Without proper substance abuse treatment inside
prison, returning offenders have trouble resisting
temptation or kicking their habit.
Physical and Mental Illness
Petersilia (2003) emphasized, “By any indicator,
prison inmates and releasees are less healthy—both
physically and mentally—than the population at
large” (p. 34).
Hammett (2001) reported, “nearly one quarter of all
people living with HIV or AIDS, one third living with
Hepatitis C, and one third with TB in the United
States in 1997 were released from a correctional
facility that year (p. 302).
Petersilia (2002) explained, “Even when public
mental services are available, many mentally ill
individuals fail to use them because they fear
institutionalization, deny they are mentally ill, or
distrust the mental health system” (p. 369).
Visher et al. (2003) reported that the highest level of
education the majority of respondents had prior to
entering prison was 10th and 11th grade.
Vacca (2004) emphasized that educational programs
need to teach inmates to read effectively, but also
provide reinforcement that helps promote successful
transition back into society.
Bedard, Eschholz & Gertz (1994) indicated the
importance of having correctional education respond
to the needs of different ethnic groups.
Travis et al. (2001) stated, “Studies have shown that
having a job with decent wages is associated with
lower rates of offending” (p. 31).
Petersilia (2001) suggested that incarceration is
stigmatizing and that there is reluctance among
employers to hire exoffenders.
Along with employers not wanting to hire ex
offenders out of fear, is the fact that they are legally
banned from working in certain fields.
Visher et al. (2003) conducted a study of inmates
preparing for reentry and reported only 30% of
respondents currently had a job in prison.
Reintegration can be a stressful time and many
offenders will turn to their family for support.
Visher & Travis (2003) indicated, “Strong ties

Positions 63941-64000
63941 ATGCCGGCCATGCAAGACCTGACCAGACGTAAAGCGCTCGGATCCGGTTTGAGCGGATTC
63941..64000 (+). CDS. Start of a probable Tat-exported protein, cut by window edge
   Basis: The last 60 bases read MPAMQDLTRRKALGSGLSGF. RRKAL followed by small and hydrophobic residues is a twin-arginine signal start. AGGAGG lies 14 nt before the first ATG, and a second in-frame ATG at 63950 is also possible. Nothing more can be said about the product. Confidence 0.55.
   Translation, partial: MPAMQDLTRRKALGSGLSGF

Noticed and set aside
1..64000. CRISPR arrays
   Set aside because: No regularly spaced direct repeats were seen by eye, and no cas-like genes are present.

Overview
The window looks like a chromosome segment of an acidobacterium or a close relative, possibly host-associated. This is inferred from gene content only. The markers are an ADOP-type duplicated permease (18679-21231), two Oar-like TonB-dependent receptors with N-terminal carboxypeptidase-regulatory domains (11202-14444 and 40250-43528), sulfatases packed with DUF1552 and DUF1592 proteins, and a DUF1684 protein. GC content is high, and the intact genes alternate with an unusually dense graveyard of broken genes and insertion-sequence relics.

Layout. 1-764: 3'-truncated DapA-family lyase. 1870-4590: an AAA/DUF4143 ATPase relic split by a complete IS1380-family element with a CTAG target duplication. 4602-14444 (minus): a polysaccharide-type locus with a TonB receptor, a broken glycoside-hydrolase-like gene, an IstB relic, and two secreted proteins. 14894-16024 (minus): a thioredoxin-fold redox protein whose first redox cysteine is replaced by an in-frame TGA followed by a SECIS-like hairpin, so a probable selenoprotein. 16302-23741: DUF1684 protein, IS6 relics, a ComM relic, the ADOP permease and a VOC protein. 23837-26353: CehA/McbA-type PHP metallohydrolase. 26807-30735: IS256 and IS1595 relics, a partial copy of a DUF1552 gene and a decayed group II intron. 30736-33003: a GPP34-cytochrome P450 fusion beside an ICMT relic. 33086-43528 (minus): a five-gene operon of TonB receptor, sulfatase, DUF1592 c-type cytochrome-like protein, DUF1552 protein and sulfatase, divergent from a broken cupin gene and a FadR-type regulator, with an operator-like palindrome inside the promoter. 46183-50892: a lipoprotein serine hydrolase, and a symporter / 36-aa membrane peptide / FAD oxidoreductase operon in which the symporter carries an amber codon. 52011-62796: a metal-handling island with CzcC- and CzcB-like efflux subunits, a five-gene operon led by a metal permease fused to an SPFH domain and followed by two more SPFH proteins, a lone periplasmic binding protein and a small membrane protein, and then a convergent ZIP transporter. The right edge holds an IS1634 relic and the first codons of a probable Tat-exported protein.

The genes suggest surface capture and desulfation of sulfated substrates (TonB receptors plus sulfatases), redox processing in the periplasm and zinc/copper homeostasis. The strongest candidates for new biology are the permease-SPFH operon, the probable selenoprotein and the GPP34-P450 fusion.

between prisoners and their families or close friends
appear to have a positive impact on post release
success” (p. 99).
La Bodega de la Familia (the family grocery)
According to Shapiro & Schwartz (2001), La Bodega de la
Familia has been testing the proposition that strengthening
families of substance abusers under supervision can
improve success of treatment.
La Bodega de la Familia targets each family’s strengths
which can be brought to the surface to assist in offender’s
The purpose of this case study is to explore the
perceptions of Hispanic inmates and correctional
personnel regarding reentry programs inside the
The research questions that will guide this study
1. What are the perceptions of Hispanic offenders
regarding reentry programs?
2. What are the perceptions of the correctional
personnel regarding the impact of reentry programs
on Hispanic inmates?
This study will utilize a case study approach.
A case study is a “strategy of inquiry in which
the researcher explores in depth a program,
event, activity, process, or one or more
individuals” (Creswell, 2009, p. 13).
POPULATION AND SAMPLE
The sample will be obtained from one of the
Bureau of Prisons (BOP) facilities.
For this study a Federal Correctional Institution
(FCI) that is located in the Midwest has been
It houses approximately 1,278 male offenders.
The participants will be selected from Hispanic
inmates participating in reentry programming
inside the prison
The second sample will be selected from
correctional personnel who teach reentry
DATA COLLECTION AND
The data will be collected by the researcher.
The qualitative data will be obtained through
semistructured, openended, facetoface
interviews with Hispanic inmates and
correctional personnel at the FCI.
An interview schedule has been developed from
the emergent themes of the literature review.
The interviews will be conducted in English or
Spanish, which ever the participant prefers.
The interview will be tape recorded and
A copy of the research proposal will be forwarded
to the Human Subject Committee.
Upon the approval of the committee, the
interview will be conducted.
The tape recordings will be transcribed verbatim
and the researcher will identify emergent themes
from the transcriptions.
In order to organize and access emergent themes
from the transcriptions, the findings will be
imported in a Microsoft Excel spreadsheet.